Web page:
June 2001

Evolving Virtual Characters

Motion capture is the most common way to animate virtual characters. The summer 2001 movie Final Fantasy uses motion capture to animate all of its characters for example. I believe that in the near future, Hollywood will crumble as computer-generated movies take over the entertainment industry. For a detailed description of this idea, see my mind rambling topic Synthesized voices. We won't be able to create truly virtual characters without allowing them to move freely however. Creating smooth motions of the wide variety that living creatures like humans and animals use is exceedingly difficult.

In the past this has been accomplished by painstakingly moving the skeleton of a virtual character's model in such a way as to appear as smooth as possible. Doing this requires tremendous skill and practice and has moderate results. Motion capture seems like a godsend of a solution. By capturing the motions of real people and animals we can animate virtual characters with perfectly natural motions. The problem is that this requires a real physical person or animal to perform every necessary motion so that it can be recorded.

What I propose is that we use motion capture to define the fitness function for a genetic algorithm. This genetic algorithm will evolve virtual characters that know how to move in fluidic natural ways. These virtual characters' motions will evolve to match the motions of motion-captured real people and animals. I believe this would give us truly virtual characters that would no longer require a performer to carry out each and every needed action. These virtual characters would literally be directed, kind of like a movie-director does. One would simply tell the virtual character to walk from point A to point B. The character could be told that it has a small limp in its right leg. It could be told that it is in a hurry so it better scuttle along as quickly as possible. It could be told it is exhausted and must carry itself in an appropriately tired fashion.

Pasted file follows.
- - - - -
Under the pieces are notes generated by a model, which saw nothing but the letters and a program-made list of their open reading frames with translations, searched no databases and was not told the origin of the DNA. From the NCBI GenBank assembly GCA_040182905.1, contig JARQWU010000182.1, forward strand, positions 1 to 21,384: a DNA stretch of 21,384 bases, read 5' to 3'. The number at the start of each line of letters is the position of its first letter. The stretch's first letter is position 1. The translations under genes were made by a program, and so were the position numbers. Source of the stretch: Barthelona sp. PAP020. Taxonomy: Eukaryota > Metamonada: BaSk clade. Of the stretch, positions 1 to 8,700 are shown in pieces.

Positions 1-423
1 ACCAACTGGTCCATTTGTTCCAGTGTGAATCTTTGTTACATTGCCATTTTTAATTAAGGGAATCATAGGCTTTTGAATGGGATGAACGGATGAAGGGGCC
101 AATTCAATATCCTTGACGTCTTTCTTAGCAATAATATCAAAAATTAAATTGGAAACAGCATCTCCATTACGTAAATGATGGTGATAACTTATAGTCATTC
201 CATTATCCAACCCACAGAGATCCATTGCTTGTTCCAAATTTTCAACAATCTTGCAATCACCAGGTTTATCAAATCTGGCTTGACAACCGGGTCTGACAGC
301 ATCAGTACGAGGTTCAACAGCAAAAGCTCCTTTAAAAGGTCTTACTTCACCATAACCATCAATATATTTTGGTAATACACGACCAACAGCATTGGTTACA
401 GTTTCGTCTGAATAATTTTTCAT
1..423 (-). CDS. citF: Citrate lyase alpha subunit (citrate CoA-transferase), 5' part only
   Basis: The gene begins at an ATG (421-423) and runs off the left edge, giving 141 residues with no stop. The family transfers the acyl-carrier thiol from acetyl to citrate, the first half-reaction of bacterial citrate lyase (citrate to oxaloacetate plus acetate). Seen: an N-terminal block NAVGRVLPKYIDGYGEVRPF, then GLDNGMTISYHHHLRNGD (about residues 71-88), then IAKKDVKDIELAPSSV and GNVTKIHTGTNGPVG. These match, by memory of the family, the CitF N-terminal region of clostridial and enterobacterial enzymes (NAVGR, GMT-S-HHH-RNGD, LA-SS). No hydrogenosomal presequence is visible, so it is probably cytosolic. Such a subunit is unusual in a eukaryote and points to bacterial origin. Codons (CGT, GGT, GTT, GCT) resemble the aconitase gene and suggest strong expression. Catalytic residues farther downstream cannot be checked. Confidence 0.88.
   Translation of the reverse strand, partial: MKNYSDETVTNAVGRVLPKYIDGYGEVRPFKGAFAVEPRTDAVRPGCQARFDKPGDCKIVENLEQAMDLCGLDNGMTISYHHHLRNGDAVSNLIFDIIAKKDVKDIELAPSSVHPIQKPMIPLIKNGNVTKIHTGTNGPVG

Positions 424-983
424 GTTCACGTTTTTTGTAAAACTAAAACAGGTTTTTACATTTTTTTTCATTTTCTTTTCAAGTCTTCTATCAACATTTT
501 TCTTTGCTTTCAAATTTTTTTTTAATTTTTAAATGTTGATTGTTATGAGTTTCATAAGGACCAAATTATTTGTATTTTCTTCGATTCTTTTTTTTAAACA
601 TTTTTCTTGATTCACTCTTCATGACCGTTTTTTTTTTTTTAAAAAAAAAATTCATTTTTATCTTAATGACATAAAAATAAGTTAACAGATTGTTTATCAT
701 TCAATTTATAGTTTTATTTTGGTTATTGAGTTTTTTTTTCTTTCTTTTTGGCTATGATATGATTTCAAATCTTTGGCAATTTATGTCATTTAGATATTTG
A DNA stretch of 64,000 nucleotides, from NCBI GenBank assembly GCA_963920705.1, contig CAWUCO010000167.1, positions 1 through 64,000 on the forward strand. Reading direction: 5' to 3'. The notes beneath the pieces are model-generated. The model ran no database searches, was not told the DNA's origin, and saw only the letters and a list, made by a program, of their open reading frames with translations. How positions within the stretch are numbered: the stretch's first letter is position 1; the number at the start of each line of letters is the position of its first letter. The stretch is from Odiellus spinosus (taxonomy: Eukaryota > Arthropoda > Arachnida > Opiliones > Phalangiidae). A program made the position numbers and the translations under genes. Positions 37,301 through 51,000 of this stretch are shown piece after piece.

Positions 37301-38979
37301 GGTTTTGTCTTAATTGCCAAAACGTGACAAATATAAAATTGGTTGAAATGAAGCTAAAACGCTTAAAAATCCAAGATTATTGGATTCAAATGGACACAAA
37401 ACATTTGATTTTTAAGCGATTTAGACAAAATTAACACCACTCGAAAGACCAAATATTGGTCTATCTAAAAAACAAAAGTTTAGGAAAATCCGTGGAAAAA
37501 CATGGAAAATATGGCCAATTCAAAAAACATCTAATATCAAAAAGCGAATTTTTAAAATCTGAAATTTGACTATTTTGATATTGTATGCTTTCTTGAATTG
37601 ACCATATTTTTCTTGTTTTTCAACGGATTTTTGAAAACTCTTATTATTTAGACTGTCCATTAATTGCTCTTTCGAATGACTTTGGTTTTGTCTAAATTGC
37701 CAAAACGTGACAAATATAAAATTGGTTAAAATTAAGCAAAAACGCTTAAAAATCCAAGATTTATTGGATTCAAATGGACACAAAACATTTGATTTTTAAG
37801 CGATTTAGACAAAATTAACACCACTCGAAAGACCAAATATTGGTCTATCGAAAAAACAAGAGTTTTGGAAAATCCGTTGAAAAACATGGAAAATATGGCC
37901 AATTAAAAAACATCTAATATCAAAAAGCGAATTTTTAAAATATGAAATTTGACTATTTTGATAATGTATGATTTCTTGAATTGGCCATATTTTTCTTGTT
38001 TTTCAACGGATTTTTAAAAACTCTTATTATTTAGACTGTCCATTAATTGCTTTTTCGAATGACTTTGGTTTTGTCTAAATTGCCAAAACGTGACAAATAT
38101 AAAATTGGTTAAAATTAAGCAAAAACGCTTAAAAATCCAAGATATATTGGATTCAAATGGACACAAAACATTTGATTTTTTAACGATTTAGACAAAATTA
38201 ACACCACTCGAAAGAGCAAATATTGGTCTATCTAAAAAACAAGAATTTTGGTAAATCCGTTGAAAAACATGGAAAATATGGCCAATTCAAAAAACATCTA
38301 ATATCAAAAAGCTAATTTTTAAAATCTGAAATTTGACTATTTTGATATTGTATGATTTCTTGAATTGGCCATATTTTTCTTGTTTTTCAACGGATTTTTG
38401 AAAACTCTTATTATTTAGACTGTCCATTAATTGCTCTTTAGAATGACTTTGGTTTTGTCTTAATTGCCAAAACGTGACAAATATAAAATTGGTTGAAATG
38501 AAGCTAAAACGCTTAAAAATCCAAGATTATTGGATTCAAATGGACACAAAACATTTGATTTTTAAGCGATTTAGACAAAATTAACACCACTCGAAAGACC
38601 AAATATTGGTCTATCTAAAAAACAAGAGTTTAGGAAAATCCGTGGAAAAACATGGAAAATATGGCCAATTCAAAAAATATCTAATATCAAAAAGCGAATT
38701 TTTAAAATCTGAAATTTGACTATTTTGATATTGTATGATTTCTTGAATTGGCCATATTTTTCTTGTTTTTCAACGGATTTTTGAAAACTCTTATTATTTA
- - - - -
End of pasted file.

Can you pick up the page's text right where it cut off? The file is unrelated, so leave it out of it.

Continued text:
This kind of virtual character will be necessary for a wide variety of technologies that will emerge in the near future. Movies of course will need these characters, but other uses include video games, virtual assistants (tripping around on your computer screen), virtual dance instructors, virtual reality characters for interaction in the next generation of video games, virtual models that model clothing on a website for a consumer before the clothing items are purchased, etc. The list goes on.